• Should I reconsider my deductible amount? “Discuss with your agent the benefits and drawbacks of raising or lowering your deductible,” says Welstead. If adding flood insurance to your policy pushes your price up beyond what you can bear, raising your deductible might bring costs back down.
      • Does my policy cover the full replacement cost? “Most policies do not cover true replacement costs and involve a cap on your home’s structure and contents,” notes Welstead. As a result, you may want to consider paying extra for “guaranteed replacement cost” in your policy. If you don’t, Welstead says you may only get a few hundred dollars for aged electronics and other items that would cost you thousands to replace. Drywall and other construction materials tend to spike in price after a disaster as well, he notes. “Some policies will pay up to 125% of a home’s insured value to compensate for this – make sure your home is one of them.”

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      What is a flood zone?

      A flood zone is an area more likely to experience flooding. Flood zones are designated on a flood hazard map by FEMA and are rated according to levels of severity. The zones are:

      • Zone A: Along a river, stream or other body of water and the highest-risk area.
      • Zone B: Moderate flood-risk area.
      • Zone C: Low-risk area.

      Some areas may be marked with a V, meaning they haven’t been valued for flooding. When you purchase your home, you’ll receive a disclosure about whether your home is in a high-risk flood zone or you can look up the map.

      Who should consider flood insurance?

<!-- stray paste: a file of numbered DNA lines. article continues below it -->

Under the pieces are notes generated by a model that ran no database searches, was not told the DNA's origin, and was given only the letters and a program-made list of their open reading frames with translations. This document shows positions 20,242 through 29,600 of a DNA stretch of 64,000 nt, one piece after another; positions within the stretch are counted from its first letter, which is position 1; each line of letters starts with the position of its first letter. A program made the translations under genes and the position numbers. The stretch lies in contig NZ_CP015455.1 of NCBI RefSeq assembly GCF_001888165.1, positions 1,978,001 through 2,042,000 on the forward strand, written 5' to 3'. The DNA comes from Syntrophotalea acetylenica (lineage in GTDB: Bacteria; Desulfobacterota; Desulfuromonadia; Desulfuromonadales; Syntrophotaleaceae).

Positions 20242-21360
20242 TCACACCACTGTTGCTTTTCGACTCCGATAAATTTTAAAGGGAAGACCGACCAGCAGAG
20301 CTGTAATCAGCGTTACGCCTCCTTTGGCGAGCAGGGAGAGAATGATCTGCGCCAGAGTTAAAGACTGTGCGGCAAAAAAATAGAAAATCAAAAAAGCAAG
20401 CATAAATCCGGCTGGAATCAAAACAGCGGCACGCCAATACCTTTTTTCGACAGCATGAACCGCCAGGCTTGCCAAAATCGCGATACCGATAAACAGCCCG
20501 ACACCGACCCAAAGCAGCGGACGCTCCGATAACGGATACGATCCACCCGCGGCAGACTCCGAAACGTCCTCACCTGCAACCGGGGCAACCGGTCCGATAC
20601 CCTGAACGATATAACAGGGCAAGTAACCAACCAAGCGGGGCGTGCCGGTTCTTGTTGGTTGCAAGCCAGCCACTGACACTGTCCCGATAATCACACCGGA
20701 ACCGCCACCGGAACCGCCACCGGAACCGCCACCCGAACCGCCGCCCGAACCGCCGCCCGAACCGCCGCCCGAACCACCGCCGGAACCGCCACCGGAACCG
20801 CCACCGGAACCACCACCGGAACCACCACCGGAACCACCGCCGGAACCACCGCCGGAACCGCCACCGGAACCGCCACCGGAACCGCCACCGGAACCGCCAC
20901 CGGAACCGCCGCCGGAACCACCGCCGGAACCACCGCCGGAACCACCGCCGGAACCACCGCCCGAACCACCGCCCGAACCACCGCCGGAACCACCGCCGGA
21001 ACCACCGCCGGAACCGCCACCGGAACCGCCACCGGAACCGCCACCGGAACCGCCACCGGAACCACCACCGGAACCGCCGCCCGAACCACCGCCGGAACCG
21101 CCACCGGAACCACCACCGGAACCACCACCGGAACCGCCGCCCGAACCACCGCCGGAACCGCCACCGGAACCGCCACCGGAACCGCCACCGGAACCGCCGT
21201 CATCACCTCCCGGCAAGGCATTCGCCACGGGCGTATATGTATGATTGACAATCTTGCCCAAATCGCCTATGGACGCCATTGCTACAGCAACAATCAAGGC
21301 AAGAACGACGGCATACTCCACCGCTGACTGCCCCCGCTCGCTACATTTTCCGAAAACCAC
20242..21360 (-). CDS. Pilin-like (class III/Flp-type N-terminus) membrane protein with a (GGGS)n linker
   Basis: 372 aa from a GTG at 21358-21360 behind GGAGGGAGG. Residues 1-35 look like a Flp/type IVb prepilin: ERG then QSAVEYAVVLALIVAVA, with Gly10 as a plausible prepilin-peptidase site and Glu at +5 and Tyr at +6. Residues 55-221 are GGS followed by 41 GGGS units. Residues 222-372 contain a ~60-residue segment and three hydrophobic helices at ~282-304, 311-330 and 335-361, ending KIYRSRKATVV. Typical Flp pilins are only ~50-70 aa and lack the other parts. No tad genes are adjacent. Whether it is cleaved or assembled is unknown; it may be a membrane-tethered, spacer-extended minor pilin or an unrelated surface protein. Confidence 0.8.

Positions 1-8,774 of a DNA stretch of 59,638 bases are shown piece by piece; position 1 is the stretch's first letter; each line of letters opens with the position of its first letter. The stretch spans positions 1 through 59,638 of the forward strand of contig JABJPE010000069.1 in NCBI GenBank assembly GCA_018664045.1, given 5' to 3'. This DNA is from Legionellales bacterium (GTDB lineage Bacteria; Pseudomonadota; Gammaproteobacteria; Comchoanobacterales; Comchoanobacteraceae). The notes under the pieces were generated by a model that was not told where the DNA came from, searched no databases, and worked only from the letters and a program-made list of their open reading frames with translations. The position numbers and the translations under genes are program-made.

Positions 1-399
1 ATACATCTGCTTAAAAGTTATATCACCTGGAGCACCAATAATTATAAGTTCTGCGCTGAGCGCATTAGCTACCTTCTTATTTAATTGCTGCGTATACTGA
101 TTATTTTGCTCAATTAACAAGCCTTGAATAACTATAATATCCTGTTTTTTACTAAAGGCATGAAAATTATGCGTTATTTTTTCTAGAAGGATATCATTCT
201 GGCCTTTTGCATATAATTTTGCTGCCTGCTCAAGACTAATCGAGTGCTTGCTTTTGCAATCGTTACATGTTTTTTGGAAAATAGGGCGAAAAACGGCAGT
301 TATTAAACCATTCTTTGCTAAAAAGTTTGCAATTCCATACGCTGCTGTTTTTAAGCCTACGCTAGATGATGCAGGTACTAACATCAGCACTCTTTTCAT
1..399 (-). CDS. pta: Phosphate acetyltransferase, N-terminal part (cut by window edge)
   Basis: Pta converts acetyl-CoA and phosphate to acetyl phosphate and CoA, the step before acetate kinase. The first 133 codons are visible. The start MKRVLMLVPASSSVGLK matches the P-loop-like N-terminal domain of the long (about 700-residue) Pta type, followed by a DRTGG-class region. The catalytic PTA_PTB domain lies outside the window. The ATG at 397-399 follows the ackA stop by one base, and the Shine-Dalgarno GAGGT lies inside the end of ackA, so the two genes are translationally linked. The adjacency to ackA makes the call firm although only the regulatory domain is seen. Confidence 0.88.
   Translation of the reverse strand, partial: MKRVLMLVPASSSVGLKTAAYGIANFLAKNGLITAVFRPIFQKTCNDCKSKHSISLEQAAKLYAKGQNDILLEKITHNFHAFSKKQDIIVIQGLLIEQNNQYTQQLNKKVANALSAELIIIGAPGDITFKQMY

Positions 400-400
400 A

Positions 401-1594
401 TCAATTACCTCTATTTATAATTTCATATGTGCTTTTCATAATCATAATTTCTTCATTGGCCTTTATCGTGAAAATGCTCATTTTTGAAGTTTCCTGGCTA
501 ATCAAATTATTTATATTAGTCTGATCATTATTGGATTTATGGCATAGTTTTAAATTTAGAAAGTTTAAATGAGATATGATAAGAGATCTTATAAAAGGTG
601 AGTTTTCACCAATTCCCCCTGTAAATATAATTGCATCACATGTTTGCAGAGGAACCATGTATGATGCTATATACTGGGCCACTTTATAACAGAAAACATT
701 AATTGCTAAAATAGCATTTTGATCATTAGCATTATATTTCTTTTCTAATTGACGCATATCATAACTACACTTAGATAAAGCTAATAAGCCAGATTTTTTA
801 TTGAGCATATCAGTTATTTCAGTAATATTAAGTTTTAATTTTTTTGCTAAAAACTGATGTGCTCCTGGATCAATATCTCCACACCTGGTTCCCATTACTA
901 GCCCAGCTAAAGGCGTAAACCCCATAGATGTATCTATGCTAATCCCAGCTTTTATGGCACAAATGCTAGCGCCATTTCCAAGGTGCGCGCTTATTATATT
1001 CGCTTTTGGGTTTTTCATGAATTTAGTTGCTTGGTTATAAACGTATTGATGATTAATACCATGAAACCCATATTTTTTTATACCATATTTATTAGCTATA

A common question homeowners ask themselves is, “do I need flood insurance?” If you live in a high-risk area like Florida, you should consider adding it to your policy. Everyone who owns a home should consider flood coverage, even if you don’t believe you need it. As mentioned, roughly 25% of flood damage claims come from low or moderate-risk areas.

      Is there government aid for floods?

      The National Flood Insurance Program provides affordable flood insurance to homeowners, businesses and renters. Additionally, if the president declares an area a natural disaster, you may qualify for federal aid in a variety of ways, including help with food costs, utility bills and rebuilding your home.

      We welcome your feedback on this article. Contact us at inquiries@thesimpledollar.com with comments or questions.

      Cynthia Paez Bowman

      Contributing Writer

      Cynthia Paez Bowman is a finance, real estate and international business journalist. Her work has been featured in Business Jet Traveler, MSN, CheatSheet.com, Bankrate.com and Freshome.com.

      She owns and operates a small digital marketing and public relations firm that works with select startups and women-owned businesses to provide growth and visibility. Cynthia splits her time between Los Angeles, California, and San Sebastian, Spain. She travels to Africa and the Middle East regularly to consult with women’s NGOs about small business development

      Reviewed by

      • Nashalie Addarich
        Nashalie Addarich
        Insurance Editor

        Nasha Addarich is an editor at The Simple Dollar and a former attorney who specializes in home insurance, auto insurance, life insurance, and savings. She is a former contributing editor to Reviews.com.